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V36 Fabric Import


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Product Description

2007 release, part of the ongoing fabulous Fabric mix series. Chilean microhouse producer Ricardo Villalobos took his entry in the Fabric mix series in a slightly different direction than most. Instead of compiling his favorite Electronic tracks and shouting himself out a time or two, Ricardo's Fabric 36 mix features one common thread: all the tunes are brand new Villalobos compositions (including several with collaborators).

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Amazon.com: 7 reviews
8 of 9 people found the following review helpful
Headphone Commute Review March 30 2008
By Headphone Commute - Published on Amazon.com
Format: Audio CD
The label created by the London's club Fabric, and known for their mix CDs, featuring sounds from some staple names like Carl Craig, Adam Beyer, and even John Digweed, brings you its 36th installment of minimal tech house by Ricardo Villalobos. Born in Santiago, Chile, Villalobos moved to Germany at the age of three. At the age of 24 (1994) he released his first EP on Playhouse, followed by a debut LP almost 9 years later, titled Alcachofa, on the same label. Since then, Villalobos has been enjoying a stream of consistent quality minimal, micro, and tech house releases. Villalobos' three other aliases are Bispeed Black, Richard Wolfsdorf, and Termiten; his most notable collaborations include Social Being with Justin McNulty, and Ric Y Martin with Santiago born Martin Schopf (aka Dandy Jack). Fabric 36 is a continuous mix, compiled of mostly Villalobos' tracks and mixed by himself - it thus can be treated as an album. The rhythms are simple, light and groovy, and I loose myself in the hypnotic sound over and over, as the tracks effortlessly blend into one another, and ride on. This may come off counter-intuitive for some critics of techno, but I often use such minimal sound as a tool: to relax, clear my mind, and on occasion even cure a headache. Recommended if you like Matthew Dear (False), Dominik Eulberg, Marc Houle and Gabriel Ananda.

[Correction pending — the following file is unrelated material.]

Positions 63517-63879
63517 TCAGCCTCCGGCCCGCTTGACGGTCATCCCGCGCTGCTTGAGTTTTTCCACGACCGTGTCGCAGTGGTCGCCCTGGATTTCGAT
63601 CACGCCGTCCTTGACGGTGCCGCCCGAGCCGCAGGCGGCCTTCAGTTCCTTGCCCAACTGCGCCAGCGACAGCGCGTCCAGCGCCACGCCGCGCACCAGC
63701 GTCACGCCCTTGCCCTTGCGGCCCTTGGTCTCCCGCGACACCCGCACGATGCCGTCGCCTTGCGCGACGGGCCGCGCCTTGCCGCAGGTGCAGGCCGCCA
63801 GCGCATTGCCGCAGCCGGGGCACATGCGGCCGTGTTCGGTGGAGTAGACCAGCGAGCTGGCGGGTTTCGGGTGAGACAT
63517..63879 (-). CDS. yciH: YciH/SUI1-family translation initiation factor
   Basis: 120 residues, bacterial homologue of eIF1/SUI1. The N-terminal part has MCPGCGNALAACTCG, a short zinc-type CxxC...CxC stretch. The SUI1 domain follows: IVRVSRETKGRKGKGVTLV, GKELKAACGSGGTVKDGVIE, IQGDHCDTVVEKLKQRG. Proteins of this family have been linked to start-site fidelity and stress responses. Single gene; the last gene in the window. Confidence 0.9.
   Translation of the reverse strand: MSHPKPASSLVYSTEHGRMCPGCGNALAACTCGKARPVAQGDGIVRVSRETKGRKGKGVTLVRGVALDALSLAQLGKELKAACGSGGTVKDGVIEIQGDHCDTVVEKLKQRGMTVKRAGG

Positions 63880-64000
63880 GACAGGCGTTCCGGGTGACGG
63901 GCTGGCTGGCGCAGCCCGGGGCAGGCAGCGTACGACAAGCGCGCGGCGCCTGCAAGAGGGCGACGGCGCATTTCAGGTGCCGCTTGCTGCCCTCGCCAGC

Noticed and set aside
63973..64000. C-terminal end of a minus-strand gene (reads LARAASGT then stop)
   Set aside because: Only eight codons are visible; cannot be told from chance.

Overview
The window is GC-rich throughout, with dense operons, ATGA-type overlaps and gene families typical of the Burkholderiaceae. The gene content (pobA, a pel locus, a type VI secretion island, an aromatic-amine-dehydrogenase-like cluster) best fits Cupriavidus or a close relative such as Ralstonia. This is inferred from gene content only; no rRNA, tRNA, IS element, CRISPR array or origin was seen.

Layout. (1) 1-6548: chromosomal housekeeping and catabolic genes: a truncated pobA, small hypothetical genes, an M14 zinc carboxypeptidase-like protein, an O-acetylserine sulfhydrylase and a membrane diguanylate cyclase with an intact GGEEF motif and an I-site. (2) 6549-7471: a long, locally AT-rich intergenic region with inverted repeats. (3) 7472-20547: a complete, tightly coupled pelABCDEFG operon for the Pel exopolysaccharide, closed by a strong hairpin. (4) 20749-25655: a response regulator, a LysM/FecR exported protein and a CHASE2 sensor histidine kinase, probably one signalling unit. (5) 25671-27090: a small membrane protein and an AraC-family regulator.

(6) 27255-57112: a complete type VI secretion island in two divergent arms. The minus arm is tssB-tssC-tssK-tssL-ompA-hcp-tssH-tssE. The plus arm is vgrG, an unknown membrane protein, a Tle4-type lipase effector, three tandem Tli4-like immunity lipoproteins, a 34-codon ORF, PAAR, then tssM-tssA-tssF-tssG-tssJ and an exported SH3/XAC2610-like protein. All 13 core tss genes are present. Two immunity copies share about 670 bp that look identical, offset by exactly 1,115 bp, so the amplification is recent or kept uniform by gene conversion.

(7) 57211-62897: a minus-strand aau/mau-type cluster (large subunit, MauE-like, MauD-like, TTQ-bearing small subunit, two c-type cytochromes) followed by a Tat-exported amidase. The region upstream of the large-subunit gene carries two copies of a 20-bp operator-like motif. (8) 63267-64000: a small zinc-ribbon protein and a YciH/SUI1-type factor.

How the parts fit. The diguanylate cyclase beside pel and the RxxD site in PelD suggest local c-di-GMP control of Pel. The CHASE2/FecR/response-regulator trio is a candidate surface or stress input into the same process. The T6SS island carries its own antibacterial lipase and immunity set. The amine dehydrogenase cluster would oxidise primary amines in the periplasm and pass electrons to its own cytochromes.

A great way to get some of Villalobos's vinyl-only releases Aug. 16 2014
By Steward Willons - Published on Amazon.com
Format: Audio CD
This is a unique entry in the Fabric series because rather than doing a compilation DJ set like everyone else, Ricardo Villalobos uses his own tracks exclusively. This is bound to be a polarizing release. Villalobos’s style is so unique. It’s some of the most subtle electronic music (or microhouse - whatever you want to call it) around. If you listen to his music through tiny computer speakers, it is the most boring music in the world because you’re missing all of the sonic detail. Villalobos’s tracks are very repetitive, very long, and very detailed at a microscopic level. You need good speakers and a quite environment to get the most out of his music, and the tracks on his Fabric release are no exception. That right there rules out this set for casual listeners who tend to like the standard Fabric mixes.